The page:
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Packers 29, Vikings 29: Special teams successes, miscues define week two tie

The Packers and Vikings tied after a game that saw four missed field goals and a blocked punt touchdown.

On Sunday, Aaron Rodgers fought through a difficult left knee injury to give the Green Bay Packers a chance to win a crucial week two matchup against the Minnesota Vikings. In a tough game against the reigning division champs, the Packers got contributions from all portions of the team, including a huge touchdown from its special teams early, some solid defense through the middle of the contest, and a big interception late in the game from Ha Ha Clinton-Dix to help extend their lead.

However, a late touchdown and two-point conversion by Vikings quarterback Kirk Cousins pulled the game even after a very questionable roughing the passer on Clay Matthews wiped out an interception by Jaire Alexander. If not for that call, the game would have effectively been over and gone down as a Packers victory. With another chance to win the game, Mason Crosby missed a 52-yard field goal (after hitting one just after a Vikings timeout), and the game went to overtime.

Vikings kicker Daniel Carlson missed a 49-yard attempt on the first drive of overtime, giving the Packers a chance to win with any points. The Packers couldn’t convert on the ensuing series, however, and the Vikings drove down for a 35-yard field goal attempt at the end of overtime. Carlson missed again, his third miss on the day, and the game went down in the standings as a tie.

Rodgers gutted out the pain of his knee injury and although he did not have exceptional numbers, he was very effective at times, particularly throwing to receivers over the middle. He finished the day 30-of-42 for 281 yards and a touchdown to Davante Adams, adding 11 rushing yards on two carries.

At times, it felt that the Packers were playing against two teams in this contest, however. They were on the wrong end of a handful of questionable penalty calls, most notably the penalty on Clay Matthews late in the game. The referees also were wholly inconsistent with their application of pass interference penalties, costing the Packers one big play on an OPI call and failing to call a few on the Vikings’ defense that looked clear on the television broadcast.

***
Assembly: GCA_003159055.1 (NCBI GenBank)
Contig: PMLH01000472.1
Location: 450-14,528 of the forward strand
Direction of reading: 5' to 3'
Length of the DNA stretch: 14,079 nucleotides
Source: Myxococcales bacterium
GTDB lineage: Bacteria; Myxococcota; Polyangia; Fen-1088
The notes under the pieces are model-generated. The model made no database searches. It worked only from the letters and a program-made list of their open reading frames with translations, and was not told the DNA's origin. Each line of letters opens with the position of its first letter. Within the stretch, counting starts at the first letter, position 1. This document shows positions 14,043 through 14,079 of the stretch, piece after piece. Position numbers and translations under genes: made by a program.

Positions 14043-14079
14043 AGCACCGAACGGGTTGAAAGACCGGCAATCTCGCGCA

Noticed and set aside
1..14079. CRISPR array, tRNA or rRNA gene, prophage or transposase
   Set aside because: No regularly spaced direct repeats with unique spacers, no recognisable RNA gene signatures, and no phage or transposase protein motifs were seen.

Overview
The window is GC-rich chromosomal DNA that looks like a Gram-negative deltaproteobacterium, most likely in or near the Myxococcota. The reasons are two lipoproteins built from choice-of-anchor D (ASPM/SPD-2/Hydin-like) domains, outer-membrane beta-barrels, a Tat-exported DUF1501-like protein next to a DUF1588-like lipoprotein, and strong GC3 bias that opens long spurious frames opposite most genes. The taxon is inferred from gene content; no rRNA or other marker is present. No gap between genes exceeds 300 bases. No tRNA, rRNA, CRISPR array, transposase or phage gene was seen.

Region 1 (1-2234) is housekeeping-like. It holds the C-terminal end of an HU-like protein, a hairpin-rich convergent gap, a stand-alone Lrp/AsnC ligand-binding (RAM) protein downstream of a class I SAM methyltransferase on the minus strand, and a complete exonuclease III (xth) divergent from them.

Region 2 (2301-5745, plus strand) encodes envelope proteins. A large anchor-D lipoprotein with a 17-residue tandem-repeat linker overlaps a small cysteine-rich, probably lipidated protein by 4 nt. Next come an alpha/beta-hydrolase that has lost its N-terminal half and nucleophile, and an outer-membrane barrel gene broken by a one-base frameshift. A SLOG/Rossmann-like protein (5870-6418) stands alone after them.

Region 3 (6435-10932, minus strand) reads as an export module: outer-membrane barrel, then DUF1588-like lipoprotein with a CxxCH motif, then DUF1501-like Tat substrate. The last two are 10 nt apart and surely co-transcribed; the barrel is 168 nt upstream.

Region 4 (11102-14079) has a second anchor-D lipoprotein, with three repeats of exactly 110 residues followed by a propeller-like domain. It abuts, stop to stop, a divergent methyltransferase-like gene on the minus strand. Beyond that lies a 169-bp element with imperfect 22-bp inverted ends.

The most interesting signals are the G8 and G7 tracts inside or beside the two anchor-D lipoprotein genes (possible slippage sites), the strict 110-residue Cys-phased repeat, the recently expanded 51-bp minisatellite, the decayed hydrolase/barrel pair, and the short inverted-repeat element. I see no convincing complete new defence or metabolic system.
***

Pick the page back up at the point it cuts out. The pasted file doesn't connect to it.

The Packers received the opening kickoff after the Vikings won the coin toss and deferred. Early on the first drive, Rodgers was getting the ball out of his hands quickly, with a few decent gains, but after a bad Davante Adams drop on first down, Rodgers took a sack and the Packers could not convert on third-and-long.

However, the Packers’ defense and special teams got off to a stellar start on the Vikings’ first series, led in particular by the rookie cornerbacks. After Jaire Alexander stopped a screen pass on second down and brought Kirk Cousins down for a sack on a slot blitz on third down, the special teams took the field to cover a punt by the Vikings’ Matt Wile. Geronimo Allison broke through the line, giving a full extension to get a hand on the punt, which dropped right into the arms of Josh Jackson in the end zone for a touchdown and the first points of the game.

A quick Vikings response brought the game back to even, however, with a long kickoff return by Mike Hughes setting up a Laquon Treadwell touchdown. Treadwell beat Kevin King on an inside move as the Vikings tied the game at seven.

Rodgers’ knee continued to bother him, but he showed some good mobility in and out of the pocket on the Packers’ next series as he led the Packers back into the lead. He converted an early third down on the ground, diving for a first down, then got some help from the running game and a holding penalty on Vikings cornerback Mackensie Alexander, which helped the Packers convert another third down. Finally, Rodgers hit Davante Adams on two straight plays, first for 13 yards and a first down and then for a 9-yard touchdown to take the lead back at 14-7. The offensive line was marvelous on the series, both keeping Rodgers clean and opening up big holes for Jamaal Williams and Ty Montgomery.

When the Packers’ offense did struggle in the first half, punter JK Scott was there to flip the field. Scott’s first punt in the first quarter was a great 44-yarder to pin the Vikings at their own seven-yard line, but his second was magnificent. That kick was a 63-yard bomb that pushed Vikings return man Marcus Sherels back from the 30 to inside the 20, where he made a fair catch at the 19-yard line. After a sequence of atrocious pass interference penalties that both went the Vikings’ way, Scott boomed a 59-yarder out of his own end late in the second quarter.